How Do Ski Lifts Slow Down? (Quick Guide)

How Do Ski Lifts Slow Down

If you are a skier, you might be familiar with the different types of ski lifts and probably have ridden many up the hills during ski seasons.

If you are also a person who is generally curious about how things are made and work, how some ski lifts manage to reduce their moving speeds at the terminals may be a question you may have already been pondering. 

This post will give you a quick rundown of how do ski lifts slow down and which types of ski lifts can actually slow down at terminals.

What Types Of Ski Lifts Can Slow Down At The Terminals?

Not all ski lifts have the ability to slow their speed. Only the aerial lifts with detachable carriers, namely the detachable chairlifts and Gondolas are equipped with mechanisms to slow them down at the terminals.

Read our full guide on how ski lifts work to learn more about their mechanisms.

All surface lifts such as rope tows, button lifts, T bars, and magic carpets as well as earlier models of chairlifts move at constant speeds, but those speeds are slow enough for passengers to board and leave at the terminals.

How Do Detachable Chairlifts And Gondolas Slow Down? 

Detachable chair lifts and Gondolas came into being as a result of ski manufacturers implementing ways to transport MORE passengers at a time. 

There were two ways the carrying capacities of those lifts could be improved.

  • One was by increasing the passenger loads by making the carriages bigger and having more carriages on the cable between terminals.
  • The other option was to make the lifts move faster. 

The second option was obviously easier and cheaper. But if the manufacturers were to implement higher cable speed to increase the carrying capacity, they had to find a way to slow it down at the terminals so that passengers can get into and out of the lift safely.

How Do Detachable Chairlifts And Gondolas Slow Down

Detachable chairlifts and Gondolas were invented as a result of that.

It was the engineers at Austrian ski lift manufacturer, Doppelmayr, who invented the detachable ski lift, first put to use in 1981 at Breckenridge, Colorado.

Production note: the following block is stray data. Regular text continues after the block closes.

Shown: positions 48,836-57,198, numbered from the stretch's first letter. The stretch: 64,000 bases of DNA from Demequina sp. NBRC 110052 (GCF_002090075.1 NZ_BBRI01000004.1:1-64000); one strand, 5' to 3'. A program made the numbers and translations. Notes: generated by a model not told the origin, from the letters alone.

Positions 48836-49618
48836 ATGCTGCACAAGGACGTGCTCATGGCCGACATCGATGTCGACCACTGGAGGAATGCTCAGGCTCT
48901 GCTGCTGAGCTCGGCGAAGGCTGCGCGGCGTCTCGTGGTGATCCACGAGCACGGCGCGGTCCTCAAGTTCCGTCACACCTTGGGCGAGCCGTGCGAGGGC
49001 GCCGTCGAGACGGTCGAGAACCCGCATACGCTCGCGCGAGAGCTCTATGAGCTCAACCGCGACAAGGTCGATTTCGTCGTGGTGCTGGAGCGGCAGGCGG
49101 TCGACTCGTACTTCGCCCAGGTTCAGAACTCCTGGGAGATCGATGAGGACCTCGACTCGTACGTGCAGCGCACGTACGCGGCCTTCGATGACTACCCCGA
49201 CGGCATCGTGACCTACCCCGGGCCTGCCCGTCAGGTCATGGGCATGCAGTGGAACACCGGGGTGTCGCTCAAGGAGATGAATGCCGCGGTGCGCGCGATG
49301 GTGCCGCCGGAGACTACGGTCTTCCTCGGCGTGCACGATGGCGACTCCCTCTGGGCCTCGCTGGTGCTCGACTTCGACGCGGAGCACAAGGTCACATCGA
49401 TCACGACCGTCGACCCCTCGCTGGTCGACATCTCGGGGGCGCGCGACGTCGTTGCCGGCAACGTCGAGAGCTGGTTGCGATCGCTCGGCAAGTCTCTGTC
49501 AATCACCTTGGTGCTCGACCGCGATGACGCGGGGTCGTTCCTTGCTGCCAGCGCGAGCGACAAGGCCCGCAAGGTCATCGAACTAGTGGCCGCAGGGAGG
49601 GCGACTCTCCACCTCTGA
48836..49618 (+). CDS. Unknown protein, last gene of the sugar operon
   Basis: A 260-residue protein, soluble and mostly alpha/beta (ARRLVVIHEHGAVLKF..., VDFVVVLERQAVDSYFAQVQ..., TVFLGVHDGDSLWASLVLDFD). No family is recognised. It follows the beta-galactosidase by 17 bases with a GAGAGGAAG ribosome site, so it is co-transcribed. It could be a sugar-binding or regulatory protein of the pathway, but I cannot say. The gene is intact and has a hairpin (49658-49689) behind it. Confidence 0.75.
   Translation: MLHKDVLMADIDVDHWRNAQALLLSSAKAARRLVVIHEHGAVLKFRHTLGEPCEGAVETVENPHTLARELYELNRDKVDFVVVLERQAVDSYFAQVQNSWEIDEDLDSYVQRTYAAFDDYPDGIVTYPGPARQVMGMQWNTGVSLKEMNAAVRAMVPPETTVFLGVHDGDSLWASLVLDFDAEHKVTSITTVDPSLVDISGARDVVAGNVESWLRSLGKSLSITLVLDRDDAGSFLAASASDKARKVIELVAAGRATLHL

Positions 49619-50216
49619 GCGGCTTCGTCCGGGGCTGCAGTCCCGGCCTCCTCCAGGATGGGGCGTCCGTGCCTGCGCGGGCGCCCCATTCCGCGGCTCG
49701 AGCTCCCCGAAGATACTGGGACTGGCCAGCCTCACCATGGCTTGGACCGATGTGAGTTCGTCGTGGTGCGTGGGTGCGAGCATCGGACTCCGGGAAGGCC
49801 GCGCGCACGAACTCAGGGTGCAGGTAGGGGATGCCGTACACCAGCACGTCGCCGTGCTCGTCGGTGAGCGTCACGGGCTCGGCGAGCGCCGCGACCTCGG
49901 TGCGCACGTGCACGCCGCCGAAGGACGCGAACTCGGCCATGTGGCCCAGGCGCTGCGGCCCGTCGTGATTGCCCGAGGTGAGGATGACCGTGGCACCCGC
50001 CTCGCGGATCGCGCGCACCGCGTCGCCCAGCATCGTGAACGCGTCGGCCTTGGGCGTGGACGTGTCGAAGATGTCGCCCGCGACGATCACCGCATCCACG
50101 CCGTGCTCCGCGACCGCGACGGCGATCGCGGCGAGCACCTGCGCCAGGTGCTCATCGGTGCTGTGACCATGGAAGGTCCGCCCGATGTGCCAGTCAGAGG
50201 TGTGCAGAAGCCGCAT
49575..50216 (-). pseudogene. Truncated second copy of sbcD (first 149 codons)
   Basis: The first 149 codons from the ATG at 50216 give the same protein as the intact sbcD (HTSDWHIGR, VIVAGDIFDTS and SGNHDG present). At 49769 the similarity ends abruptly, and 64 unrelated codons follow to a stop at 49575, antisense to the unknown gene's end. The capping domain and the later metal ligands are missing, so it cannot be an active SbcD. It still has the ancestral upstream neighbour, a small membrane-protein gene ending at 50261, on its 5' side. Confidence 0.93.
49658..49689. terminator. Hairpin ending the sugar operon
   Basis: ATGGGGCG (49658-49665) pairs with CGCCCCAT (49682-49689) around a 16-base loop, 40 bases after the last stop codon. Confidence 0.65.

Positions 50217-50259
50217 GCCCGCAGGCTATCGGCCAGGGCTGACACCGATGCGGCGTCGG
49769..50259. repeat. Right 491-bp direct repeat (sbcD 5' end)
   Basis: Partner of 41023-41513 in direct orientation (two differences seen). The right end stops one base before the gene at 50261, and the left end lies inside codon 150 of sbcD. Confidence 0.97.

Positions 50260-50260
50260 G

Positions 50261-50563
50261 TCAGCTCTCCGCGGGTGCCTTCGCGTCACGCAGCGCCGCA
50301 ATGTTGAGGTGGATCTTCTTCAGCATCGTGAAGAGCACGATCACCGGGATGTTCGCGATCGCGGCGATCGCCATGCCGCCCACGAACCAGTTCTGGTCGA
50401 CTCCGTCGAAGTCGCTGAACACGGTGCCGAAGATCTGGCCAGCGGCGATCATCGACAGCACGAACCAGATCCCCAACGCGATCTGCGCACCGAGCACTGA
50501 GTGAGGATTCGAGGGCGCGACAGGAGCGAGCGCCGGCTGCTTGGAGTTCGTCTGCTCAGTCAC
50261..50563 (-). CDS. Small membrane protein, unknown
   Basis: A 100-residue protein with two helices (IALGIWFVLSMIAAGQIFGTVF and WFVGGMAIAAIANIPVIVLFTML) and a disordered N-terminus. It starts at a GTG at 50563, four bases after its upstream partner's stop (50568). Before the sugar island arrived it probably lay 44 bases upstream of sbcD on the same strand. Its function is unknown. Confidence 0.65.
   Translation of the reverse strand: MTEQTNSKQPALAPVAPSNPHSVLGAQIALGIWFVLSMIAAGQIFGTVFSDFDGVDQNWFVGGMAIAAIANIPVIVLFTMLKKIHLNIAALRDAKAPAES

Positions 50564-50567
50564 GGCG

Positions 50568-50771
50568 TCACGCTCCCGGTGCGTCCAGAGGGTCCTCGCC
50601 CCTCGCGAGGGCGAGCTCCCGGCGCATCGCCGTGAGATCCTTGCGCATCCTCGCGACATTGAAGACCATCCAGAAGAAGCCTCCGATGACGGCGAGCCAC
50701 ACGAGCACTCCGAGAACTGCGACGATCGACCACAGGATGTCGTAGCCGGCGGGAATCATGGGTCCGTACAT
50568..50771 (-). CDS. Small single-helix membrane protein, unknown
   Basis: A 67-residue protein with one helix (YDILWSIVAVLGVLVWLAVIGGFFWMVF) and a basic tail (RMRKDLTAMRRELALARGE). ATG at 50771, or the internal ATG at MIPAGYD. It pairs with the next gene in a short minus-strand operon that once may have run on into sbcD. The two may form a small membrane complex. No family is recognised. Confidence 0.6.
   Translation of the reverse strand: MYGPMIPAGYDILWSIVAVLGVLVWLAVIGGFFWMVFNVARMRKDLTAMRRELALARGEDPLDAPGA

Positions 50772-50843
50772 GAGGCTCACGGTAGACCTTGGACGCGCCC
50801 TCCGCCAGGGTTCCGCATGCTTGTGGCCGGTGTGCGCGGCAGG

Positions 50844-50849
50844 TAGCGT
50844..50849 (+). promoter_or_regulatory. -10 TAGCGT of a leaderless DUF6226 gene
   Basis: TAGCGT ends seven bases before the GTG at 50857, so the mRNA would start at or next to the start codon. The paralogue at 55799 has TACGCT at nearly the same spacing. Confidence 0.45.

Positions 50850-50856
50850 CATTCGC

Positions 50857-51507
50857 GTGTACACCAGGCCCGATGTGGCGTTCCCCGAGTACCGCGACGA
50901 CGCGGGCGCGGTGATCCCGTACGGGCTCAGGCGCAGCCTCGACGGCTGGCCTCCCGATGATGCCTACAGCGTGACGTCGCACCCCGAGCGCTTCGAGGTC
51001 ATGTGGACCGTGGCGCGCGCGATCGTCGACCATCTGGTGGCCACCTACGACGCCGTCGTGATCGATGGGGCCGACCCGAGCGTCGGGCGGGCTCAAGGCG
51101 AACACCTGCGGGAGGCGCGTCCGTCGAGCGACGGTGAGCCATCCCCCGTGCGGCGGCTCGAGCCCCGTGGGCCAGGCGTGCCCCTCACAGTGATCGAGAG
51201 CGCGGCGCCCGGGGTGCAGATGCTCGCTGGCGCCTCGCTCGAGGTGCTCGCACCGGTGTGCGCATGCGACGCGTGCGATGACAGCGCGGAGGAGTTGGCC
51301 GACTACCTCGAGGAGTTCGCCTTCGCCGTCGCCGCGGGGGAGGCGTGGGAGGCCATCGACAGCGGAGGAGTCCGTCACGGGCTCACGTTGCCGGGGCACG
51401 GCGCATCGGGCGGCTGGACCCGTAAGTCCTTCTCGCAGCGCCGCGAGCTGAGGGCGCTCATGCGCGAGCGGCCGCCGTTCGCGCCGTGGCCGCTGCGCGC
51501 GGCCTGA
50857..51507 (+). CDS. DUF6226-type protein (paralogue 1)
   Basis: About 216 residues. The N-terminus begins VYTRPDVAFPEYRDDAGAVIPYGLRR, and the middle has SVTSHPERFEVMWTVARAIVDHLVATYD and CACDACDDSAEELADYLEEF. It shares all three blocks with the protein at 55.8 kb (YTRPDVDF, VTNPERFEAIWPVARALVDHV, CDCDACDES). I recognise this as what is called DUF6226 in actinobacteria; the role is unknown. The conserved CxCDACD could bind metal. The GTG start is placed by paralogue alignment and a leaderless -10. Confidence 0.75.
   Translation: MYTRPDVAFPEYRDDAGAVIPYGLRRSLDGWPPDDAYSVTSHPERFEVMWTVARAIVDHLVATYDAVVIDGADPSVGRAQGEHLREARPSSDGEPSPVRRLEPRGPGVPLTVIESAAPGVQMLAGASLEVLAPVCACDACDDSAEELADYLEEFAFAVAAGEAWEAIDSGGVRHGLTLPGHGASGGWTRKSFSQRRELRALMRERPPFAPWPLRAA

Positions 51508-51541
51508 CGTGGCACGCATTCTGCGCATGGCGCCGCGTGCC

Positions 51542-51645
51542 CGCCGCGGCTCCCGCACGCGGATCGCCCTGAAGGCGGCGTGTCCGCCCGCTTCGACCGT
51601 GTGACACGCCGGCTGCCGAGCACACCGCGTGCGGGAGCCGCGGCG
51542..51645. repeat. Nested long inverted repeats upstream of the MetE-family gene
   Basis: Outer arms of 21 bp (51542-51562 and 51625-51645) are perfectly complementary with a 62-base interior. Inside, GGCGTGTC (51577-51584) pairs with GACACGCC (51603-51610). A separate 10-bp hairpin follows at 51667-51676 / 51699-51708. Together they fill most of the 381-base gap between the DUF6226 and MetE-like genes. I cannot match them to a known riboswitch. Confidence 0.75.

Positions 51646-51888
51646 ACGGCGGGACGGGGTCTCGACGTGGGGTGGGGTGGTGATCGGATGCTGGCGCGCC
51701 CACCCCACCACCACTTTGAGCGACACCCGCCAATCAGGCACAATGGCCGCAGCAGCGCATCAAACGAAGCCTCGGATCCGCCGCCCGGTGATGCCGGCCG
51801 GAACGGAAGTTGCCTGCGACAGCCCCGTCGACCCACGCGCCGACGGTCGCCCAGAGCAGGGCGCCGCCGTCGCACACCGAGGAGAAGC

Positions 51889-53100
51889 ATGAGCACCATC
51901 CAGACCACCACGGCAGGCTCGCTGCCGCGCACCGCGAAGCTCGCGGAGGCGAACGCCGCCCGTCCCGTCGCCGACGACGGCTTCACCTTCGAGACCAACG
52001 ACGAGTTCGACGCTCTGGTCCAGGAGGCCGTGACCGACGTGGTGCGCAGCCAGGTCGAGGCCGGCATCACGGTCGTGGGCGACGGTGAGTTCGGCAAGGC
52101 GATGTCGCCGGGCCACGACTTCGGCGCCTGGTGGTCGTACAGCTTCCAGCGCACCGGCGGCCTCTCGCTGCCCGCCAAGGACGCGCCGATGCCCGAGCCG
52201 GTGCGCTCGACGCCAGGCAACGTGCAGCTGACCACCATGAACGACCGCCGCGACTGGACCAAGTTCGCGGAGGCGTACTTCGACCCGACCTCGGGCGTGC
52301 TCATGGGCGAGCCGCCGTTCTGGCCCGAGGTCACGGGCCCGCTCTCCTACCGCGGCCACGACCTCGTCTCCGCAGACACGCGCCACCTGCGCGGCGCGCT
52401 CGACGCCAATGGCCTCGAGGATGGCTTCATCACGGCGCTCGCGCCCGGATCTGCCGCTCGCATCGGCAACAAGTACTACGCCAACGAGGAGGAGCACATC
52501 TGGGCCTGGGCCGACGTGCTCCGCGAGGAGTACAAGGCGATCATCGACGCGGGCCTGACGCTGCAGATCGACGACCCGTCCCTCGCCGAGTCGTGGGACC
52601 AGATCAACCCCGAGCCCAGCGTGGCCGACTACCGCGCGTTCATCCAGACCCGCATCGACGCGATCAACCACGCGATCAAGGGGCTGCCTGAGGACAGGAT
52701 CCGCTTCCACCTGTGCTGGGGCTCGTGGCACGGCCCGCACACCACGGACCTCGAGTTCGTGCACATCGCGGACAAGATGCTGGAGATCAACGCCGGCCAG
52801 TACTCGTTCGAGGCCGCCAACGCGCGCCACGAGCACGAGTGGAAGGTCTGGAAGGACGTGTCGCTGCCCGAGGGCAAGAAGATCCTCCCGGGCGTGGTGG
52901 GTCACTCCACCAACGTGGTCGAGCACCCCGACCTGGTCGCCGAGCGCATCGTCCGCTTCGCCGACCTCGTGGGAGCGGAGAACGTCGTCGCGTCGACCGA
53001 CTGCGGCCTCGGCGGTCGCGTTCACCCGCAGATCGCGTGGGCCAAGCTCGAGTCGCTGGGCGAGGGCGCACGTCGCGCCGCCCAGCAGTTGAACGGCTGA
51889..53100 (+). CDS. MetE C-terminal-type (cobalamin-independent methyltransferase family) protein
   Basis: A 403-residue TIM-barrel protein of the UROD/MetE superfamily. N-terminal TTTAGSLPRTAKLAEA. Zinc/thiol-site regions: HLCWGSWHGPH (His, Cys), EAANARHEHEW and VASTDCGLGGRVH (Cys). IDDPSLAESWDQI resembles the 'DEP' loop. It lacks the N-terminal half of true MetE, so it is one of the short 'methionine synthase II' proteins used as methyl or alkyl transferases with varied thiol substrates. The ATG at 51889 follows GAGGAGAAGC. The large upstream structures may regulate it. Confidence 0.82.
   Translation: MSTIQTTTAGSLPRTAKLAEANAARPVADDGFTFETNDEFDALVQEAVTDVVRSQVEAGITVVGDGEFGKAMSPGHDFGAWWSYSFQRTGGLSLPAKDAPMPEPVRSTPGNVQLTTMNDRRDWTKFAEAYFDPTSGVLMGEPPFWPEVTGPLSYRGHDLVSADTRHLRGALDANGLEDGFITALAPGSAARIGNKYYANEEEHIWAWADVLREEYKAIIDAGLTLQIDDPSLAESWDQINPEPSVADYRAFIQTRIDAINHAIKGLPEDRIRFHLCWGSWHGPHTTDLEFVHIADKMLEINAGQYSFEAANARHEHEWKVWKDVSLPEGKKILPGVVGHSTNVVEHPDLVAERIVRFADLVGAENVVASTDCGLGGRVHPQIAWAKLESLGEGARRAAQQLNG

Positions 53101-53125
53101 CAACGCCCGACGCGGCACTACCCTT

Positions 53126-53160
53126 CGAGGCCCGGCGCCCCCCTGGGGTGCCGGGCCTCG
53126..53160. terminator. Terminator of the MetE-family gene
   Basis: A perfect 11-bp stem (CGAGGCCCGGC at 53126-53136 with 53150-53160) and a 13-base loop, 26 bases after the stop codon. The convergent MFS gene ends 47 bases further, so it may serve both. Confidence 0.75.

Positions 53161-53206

How Do These Slow Down?

The secret to these lifts’ ability to slow down lies in their grip on the cable. These grips are designed in such a manner that they can be opened with the help of some rollers made of rubber and metal. 

As this type of a lift carriage reaches a terminal, its grip on the cable is released, and the carriage is pushed on to a second cable that moves at a slower speed. The carriage continues to move around the terminal at the same slower speed of that second cable.

Also read our guide on how much weight can a ski lift hold.

How Do These Slow Down

Skiers can board and leave the chair or Gondola safely at this slower speed. Plus, there are mechanisms to ensure that chairs or Gondolas are evenly spaced on the second cable too. 

Once the carriage comes back past the terminal, its grip on the cable is once again opened, and the carriage is pushed onto the original, faster moving cable for its journey back to the terminal at the base of the hill. 

These detachable grips on the chairlift and Gondola carriages have made it possible for resorts to transport more skiers uphill and for skiers to get into and off the lifts without tumbling over.

How Much Does Ski Lifts Slow Down? 

While the ski lifts with fixed grips move at a speed of 500 feet per minute, lifts with detachable grips can move about 2000 feet per minute on the main cable. 

How Much Does Ski Lifts Slow Down

They move at 200 feet per minute when they are detached from the main cable and pushed onto the second cable at the terminal.

Quick Recap 

Even though there are many types of ski lifts, not all of them can slow down at the terminals. All surface lifts and old models of aerial lifts move at constant slow speeds.

Also read our guide on what is a magic carpet ski lift.

Only Chairlifts and Gondola with detachable grips can slow down at the terminals by being detached from the cables and pushed onto secondary cables that move at slower speeds. 

They can gain their original speed again by detracting from the secondary cable and gripping onto the original, faster cables again as they move around and past the terminals.

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Picture of Lisa Hayden-Matthews

Lisa Hayden-Matthews

An avid Skier, bike rider, triathlon enthusiast, amateurish beach volleyball player and nature lover who has never lost a dare! I manage the overall Editorial section for the magazine here and occasionally chip in with my own nature photographs, when required.
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